After Agent Curtis had surely left, and the door had surely shut.  Benny made several calls on his traceable phone to several names at all the companies on his manufactured list; drug them into a confusing conversation for a time, and then excused himself pleasantly and hung up.  If they weren’t accessible he left a cryptic message.  Then he began to think about dinner and maybe going out with his mistress tonight to see the Lakers perform.  Sometimes celebrity fans would attend, and she loved that.  And when she was happy, the sex was better.  Not professional on her part perhaps, but true.

Photo by Carl Nelson of a professional model.

Murders in Progress by Eldon Cene

January 25, 2013
Benny Green's Office

Benny Green’s Office

Later At Benny Green’s Office

(Episode 25)

Benny glanced over his Times at Duane, who was picking his nose, and slapped him with his rolled up paper.  “Get your finger outta your nose, and start doing what I just asked you to start doing.”

But Duane just started digging deeper.

“Didn’t you hear what I just said?”

“Sure,” Duane answered.

“What did I just say?”

“You said…  Oh.”  Duane removed his finger “Sorry.  I get lost in …thought, Bennie!” he realized.

“It’s understandable,” Benny replied.  One thought was about the largest log Duane’s intellect could climb over.  Anymore, and he just had to go around.

‘Duane.  What kind of a name was that?’ Benny asked himself.  ‘The kind of name his dead sister, may she rest in peace, would name her kid,’ was Benny’s answer.  He ate.  He got “lost in thought”.  And he followed Benny around like a stray dog, always had.  But he was loyal, and he knew how to keep his mouth shut, two very valuable character traits in Benny’s line of business.  The other thing Duane could do was the heavy lifting.  Because Duane was extremely strong and huge and ugly, that is, menacingly ugly.  All of which made Duane a good messenger in Benny’s line of work.  Benny never needed a delivery receipt.  His clients never misplaced his meaning.

“We have a lot to think about.”  Benny gave Duane a pat on his huge broad back.  Another trait that Benny hadn’t thought to think was that Benny could be nice to him; Benny could be considerate, without it looking weak.  Everyone needed to love something.  It was lonely at the top.  And Duane never took advantage.  Duane wasn’t smart enough.  Plus, Duane was ‘blood’.

Benny glanced over at Duane, who was picking his nose again, and slapped him with his rolled up paper!  “Get your finger outta your nose, and start doing what I just asked you to start doing.  Didn’t you hear what I just said?”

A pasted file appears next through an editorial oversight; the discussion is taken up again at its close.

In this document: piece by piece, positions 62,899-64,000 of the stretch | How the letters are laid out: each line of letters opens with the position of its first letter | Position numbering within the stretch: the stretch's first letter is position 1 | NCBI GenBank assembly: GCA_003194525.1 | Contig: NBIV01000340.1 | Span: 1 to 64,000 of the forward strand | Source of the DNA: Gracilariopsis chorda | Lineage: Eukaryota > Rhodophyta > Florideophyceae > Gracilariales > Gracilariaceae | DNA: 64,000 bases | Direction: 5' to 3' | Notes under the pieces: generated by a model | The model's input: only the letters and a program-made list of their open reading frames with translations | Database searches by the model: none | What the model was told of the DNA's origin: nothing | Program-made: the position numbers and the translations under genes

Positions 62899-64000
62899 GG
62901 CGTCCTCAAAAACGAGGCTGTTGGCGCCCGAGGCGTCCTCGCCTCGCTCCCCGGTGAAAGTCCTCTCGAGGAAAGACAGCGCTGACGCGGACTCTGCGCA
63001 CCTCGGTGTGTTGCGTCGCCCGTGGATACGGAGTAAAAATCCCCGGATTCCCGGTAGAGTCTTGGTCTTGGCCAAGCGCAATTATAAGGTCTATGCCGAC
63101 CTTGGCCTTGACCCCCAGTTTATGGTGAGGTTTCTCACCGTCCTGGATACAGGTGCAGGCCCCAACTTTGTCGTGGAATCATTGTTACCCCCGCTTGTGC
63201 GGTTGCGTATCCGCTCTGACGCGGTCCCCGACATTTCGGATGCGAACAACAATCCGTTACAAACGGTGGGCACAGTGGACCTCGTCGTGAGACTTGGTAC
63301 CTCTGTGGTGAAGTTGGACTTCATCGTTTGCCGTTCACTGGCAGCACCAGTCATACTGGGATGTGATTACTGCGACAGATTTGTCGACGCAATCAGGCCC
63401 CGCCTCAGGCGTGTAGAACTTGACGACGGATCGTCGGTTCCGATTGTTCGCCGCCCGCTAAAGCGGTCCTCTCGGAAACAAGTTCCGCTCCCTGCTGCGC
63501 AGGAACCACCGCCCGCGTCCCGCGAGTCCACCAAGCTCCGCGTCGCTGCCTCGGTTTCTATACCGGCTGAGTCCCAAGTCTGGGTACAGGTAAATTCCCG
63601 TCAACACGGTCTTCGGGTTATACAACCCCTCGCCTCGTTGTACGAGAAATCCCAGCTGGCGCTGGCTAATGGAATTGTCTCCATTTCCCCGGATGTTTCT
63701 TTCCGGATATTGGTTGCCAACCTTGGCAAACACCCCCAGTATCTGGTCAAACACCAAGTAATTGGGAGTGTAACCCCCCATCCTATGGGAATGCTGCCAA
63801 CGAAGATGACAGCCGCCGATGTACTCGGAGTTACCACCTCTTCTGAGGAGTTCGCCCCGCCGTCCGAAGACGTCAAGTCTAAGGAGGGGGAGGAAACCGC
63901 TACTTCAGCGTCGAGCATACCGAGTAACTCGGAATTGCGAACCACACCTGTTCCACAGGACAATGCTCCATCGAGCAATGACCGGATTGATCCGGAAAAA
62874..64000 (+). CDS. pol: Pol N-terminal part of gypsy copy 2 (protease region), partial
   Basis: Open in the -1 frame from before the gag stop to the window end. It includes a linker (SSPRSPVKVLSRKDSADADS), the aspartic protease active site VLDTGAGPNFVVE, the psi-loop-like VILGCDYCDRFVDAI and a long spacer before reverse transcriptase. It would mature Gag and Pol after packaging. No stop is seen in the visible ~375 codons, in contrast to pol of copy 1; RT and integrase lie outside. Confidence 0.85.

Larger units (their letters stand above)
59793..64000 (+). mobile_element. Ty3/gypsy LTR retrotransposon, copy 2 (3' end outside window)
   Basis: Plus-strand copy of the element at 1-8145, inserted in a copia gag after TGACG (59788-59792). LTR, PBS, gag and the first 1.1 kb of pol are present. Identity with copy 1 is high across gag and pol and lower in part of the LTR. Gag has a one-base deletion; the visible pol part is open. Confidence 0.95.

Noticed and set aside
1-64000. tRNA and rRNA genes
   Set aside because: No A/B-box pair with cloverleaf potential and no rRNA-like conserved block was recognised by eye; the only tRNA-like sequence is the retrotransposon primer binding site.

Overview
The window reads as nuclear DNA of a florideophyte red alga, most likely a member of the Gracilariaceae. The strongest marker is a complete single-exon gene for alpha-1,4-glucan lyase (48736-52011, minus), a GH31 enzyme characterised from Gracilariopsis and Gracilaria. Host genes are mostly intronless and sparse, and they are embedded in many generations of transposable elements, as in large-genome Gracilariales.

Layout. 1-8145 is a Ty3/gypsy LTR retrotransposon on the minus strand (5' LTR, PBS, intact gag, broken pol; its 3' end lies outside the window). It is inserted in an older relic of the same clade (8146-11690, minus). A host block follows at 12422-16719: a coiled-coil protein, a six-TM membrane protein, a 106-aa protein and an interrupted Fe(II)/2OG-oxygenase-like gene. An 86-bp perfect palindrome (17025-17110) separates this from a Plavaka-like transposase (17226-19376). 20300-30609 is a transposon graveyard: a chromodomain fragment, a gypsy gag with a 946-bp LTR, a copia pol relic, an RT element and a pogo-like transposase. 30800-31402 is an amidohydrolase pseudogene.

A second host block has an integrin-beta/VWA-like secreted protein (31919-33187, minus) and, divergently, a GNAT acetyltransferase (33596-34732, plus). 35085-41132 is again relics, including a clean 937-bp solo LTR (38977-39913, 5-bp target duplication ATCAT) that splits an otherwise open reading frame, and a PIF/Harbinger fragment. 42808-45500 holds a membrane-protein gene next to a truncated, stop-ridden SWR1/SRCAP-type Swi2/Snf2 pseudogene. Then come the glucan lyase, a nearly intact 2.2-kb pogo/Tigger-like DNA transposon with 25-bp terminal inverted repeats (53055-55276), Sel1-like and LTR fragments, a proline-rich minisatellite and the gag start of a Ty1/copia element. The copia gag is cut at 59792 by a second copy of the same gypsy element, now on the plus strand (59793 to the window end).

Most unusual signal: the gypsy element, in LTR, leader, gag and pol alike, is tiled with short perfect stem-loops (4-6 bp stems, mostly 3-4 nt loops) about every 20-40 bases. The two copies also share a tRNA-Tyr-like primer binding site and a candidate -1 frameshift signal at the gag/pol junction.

“Sure,” Duane answered.

“What did I just say?”

“You said…  Oh.”  Duane removed his finger.   “Sorry.  I got lost in ..thought!”  Benny laughed happily.  A crumble of snot hung on his index finger.

“It’s understandable,” Benny replied.  “So you got it now?”

“I think so,” Duane said.  “We’re being in-vest-ti-gated.  Which is a good thing.”

That’s right!”  Benny smiled.  He re-seated himself and unrolled the front page article he had been reading for the fifth time.  “Now we know who the stoolie was.”

Benny was re-reading about the grisly murder of Nancy Loomis, the “Muffin Queen”.  It was all there on page one, with much more in the continuing article on pages 7 and 8.  How the hell she had gotten herself whacked, Benny didn’t know.  But what he did know, now, and what was interesting was that the Feds were involved.  And since he couldn’t see how any state lines might have been crossed in the commission of said crime, there was one likely reason for that being the case… a racketeering charge.

‘Oh, that Loomis was a piece of female work,’ Benny thought to himself.  ‘Runs a million dollar business using all those computers and spreadsheets, but she still had to come to me when she needed some dough,’ Benny congratulated himself.  ‘Thought I was a moron, too.’

“It’s incredible how many people without money think that the people with money are morons.”  Benny shook his head.  Duane took the cue and shook his head also.

But that was one of the things that gave him an edge in this business.  The other was that Benny could anticipate things.